Employment Law

  • June 29, 2009
    Guest Post

    By Charles A. Rothfeld, Special Counsel, Mayer Brown JSM. Mr. Rothfeld's analysis of Ricci v. DeStefano is part of an ACS online symposium, "Experts on Ricci," being published here.

    Very few observers can be surprised by the outcome of Ricci v. DeStefano, perhaps the most anticipated and controversial of this Term's Supreme Court decisions. It was widely predicted that the Court would rule for the white firefighter plaintiffs. There was every reason to expect that the vote would be 5-4, divided on the usual conservative-liberal lines. And history suggested that the majority opinion would be written by Justice Anthony Kennedy, who on the current Court casts the decisive vote in cases involving issues of race.

    But four things about the decision are notable.

    First, the Court announced what it acknowledged to be a new test to determine when Title VII allows employers to engage in avowedly racial decision-making with the aim of minimizing racial disparities in the workforce. The Court began with the premise that New Haven's action - refusal to certify civil service exam results that would have excluded all African-American candidates for promotion - "would violate the disparate-treatment prohibition of Title VII absent some valid defense" because it was "express, race-based decisionmaking." This understanding rejected the Obama Administration's argument that an employer acting with the intent to comply with Title VII's disparate impact provisions is not discriminating on the basis of race at all. The Court also rejected the government's argument that "an employer's good-faith belief that its actions are necessary to comply with Title VII's disparate-impact provision" is enough to justify race-conscious conduct. Such an approach, the Court warned, "would encourage race-based action at the slightest hint of disparate impact," "would amount to a de facto quota system," and would allow employers to discard test results (or engage in other employment practices) "with the intent of obtaining the employer's preferred racial balance."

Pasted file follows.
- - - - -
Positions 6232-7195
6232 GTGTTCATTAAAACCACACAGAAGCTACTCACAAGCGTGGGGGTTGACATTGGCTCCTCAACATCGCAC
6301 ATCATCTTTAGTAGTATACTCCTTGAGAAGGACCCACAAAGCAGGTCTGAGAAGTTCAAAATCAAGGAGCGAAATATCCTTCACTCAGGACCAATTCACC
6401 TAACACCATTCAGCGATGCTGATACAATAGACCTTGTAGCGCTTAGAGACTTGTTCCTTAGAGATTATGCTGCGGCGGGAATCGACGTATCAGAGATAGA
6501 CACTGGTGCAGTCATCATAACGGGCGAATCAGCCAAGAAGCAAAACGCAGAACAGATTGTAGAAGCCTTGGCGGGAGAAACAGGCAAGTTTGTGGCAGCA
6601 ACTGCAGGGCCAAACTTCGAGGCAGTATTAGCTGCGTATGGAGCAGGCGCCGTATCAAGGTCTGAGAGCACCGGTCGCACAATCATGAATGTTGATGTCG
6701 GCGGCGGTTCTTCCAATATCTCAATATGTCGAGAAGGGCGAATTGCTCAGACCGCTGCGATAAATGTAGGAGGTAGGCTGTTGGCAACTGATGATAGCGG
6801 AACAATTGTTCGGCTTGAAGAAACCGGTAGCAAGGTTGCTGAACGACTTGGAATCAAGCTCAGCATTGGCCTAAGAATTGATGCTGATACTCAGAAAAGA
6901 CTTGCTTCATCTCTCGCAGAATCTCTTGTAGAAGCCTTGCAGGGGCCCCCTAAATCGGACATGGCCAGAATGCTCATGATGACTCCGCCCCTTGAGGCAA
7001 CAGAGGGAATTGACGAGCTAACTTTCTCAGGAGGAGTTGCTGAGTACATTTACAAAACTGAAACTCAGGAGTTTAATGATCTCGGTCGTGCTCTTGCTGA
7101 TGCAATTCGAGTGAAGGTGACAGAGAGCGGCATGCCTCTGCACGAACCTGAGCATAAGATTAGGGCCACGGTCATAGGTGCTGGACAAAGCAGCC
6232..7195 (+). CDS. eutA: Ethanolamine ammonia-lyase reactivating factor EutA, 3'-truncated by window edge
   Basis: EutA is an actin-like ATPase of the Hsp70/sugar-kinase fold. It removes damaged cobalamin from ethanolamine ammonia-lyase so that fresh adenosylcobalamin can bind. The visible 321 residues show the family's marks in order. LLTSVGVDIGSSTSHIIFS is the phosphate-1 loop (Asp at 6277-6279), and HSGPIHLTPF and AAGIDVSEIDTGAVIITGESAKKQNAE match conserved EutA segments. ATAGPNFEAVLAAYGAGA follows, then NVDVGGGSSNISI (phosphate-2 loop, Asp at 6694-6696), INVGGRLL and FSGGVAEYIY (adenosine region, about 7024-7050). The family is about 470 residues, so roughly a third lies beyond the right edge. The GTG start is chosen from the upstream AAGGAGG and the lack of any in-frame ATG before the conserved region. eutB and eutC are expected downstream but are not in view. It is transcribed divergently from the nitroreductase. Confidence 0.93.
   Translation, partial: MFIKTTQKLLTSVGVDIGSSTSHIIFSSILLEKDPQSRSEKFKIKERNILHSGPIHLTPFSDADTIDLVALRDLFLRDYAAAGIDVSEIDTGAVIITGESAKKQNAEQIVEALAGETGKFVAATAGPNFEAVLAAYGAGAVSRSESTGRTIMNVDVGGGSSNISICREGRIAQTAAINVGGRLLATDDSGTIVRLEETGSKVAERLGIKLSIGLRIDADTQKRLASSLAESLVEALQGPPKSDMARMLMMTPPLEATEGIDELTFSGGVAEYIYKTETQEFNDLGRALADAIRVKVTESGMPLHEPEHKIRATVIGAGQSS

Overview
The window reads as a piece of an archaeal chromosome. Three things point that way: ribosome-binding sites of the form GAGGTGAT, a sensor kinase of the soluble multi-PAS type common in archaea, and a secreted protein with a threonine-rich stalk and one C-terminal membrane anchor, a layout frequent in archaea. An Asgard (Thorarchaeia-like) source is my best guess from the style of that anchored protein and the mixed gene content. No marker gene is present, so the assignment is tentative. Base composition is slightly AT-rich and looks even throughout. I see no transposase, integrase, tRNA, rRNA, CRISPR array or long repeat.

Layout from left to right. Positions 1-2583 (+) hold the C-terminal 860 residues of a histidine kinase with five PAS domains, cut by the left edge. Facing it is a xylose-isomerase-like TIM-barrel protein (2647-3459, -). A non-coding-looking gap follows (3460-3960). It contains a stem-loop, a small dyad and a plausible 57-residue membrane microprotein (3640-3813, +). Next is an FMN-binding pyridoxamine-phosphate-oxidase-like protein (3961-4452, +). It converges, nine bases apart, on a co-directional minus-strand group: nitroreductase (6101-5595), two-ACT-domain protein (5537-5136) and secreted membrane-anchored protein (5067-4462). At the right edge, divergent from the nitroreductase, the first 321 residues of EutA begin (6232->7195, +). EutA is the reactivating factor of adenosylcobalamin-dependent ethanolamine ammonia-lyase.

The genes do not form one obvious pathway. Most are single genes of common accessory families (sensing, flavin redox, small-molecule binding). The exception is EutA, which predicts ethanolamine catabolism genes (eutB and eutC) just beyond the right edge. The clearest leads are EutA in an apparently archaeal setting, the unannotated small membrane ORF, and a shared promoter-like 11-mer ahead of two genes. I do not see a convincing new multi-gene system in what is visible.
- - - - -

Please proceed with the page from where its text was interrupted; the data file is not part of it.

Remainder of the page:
• June 29, 2009
    The Supreme Court today ruled that New Haven, Conn., officials violated the civil rights of a group of white firefighters when they set aside results of a promotion test because not enough minority candidates fared well on it.

    Minority candidates had threatened to sue New Haven for discrimination if it did not set aside the results. Following public debate on the issue, New Haven officials nullified the test results. But that action prompted a lawsuit from white and Latino firefighters, who performed well on the promotion test, arguing that the city had discriminated against them in violation of Title VII of the Civil Rights Act of 1964. A U.S. District Court and the U.S. Court of Appeals for the Second Circuit ruled against the white firefighters, upholding the city's decision to toss aside the test results.

    In Ricci v. DeStefano, Justice Anthony Kennedy, writing for the 5-4 majority, reversed course and sided with the white firefighters. "We conclude that race-based action like the City's in this case is impermissible under Title VII unless the employer can demonstrate a strong basis in evidence that, had it not take the action, it would have been liable under the disparate-impact statute," Kennedy wrote. Kennedy was joined by Chief Justice John Roberts and Justices Samuel Alito, Antonin Scalia and Clarence Thomas.

    Justice Ruth Bader Ginsburg filed a dissent, joined by Justices Stephen Breyer, David Souter and John Paul Stevens. Ginsburg, who read her dissent from the bench, wrote, "The white firefighters who scored high on New Haven's promotional exams understandably attract this Court's sympathy. But they had no vested right to promotion."

    Ginsburg also wrote that the Court's majority opinion "leaves out important parts of the story." She wrote that, "Firefighting is a profession in which the legacy of racial discrimination casts an especially long shadow. In extending Title VII to state and local government employers in 1972, Congress took note of a U.S. Commission on Civil rights (USCCR) report finding that racial discrimination in municipal employment even ‘more pervasive than in the private sector.'" Ginsburg went on to note that in New Haven "racial disparity" in the firefighting ranks was "even more pronounced."